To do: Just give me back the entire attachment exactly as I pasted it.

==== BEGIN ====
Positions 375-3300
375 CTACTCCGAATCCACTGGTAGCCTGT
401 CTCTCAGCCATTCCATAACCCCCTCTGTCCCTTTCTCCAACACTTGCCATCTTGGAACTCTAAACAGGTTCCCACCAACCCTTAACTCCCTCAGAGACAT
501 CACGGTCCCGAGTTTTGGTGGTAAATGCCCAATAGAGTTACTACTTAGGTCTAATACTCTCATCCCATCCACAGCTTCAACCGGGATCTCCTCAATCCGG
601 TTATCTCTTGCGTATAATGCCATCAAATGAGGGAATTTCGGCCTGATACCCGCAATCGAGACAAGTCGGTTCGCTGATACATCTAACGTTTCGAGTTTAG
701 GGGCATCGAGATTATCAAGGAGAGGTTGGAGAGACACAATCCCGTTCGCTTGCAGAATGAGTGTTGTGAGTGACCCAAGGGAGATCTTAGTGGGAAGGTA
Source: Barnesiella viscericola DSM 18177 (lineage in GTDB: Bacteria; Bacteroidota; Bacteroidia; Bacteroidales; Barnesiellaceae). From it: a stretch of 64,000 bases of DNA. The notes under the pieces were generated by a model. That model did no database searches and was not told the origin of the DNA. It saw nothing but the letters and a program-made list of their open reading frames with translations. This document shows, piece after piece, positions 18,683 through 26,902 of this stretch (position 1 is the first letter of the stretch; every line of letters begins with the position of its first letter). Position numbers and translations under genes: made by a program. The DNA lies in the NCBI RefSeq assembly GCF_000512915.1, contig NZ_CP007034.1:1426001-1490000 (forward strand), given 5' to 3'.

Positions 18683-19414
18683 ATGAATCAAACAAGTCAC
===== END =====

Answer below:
Positions 375-3300
375 CTACTCCGAATCCACTGGTAGCCTGT
401 CTCTCAGCCATTCCATAACCCCCTCTGTCCCTTTCTCCAACACTTGCCATCTTGGAACTCTAAACAGGTTCCCACCAACCCTTAACTCCCTCAGAGACAT
501 CACGGTCCCGAGTTTTGGTGGTAAATGCCCAATAGAGTTACTACTTAGGTCTAATACTCTCATCCCATCCACAGCTTCAACCGGGATCTCCTCAATCCGG
601 TTATCTCTTGCGTATAATGCCATCAAATGAGGGAATTTCGGCCTGATACCCGCAATCGAGACAAGTCGGTTCGCTGATACATCTAACGTTTCGAGTTTAG
701 GGGCATCGAGATTATCAAGGAGAGGTTGGAGAGACACAATCCCGTTCGCTTGCAGAATGAGTGTTGTGAGTGACCCAAGGGAGATCTTAGTGGGAAGGTA
Source: Barnesiella viscericola DSM 18177 (lineage in GTDB: Bacteria; Bacteroidota; Bacteroidia; Bacteroidales; Barnesiellaceae). From it: a stretch of 64,000 bases of DNA. The notes under the pieces were generated by a model. That model did no database searches and was not told the origin of the DNA. It saw nothing but the letters and a program-made list of their open reading frames with translations. This document shows, piece after piece, positions 18,683 through 26,902 of this stretch (position 1 is the first letter of the stretch; every line of letters begins with the position of its first letter). Position numbers and translations under genes: made by a program. The DNA lies in the NCBI RefSeq assembly GCF_000512915.1, contig NZ_CP007034.1:1426001-1490000 (forward strand), given 5' to 3'.

Positions 18683-19414
18683 ATGAATCAAACAAGTCAC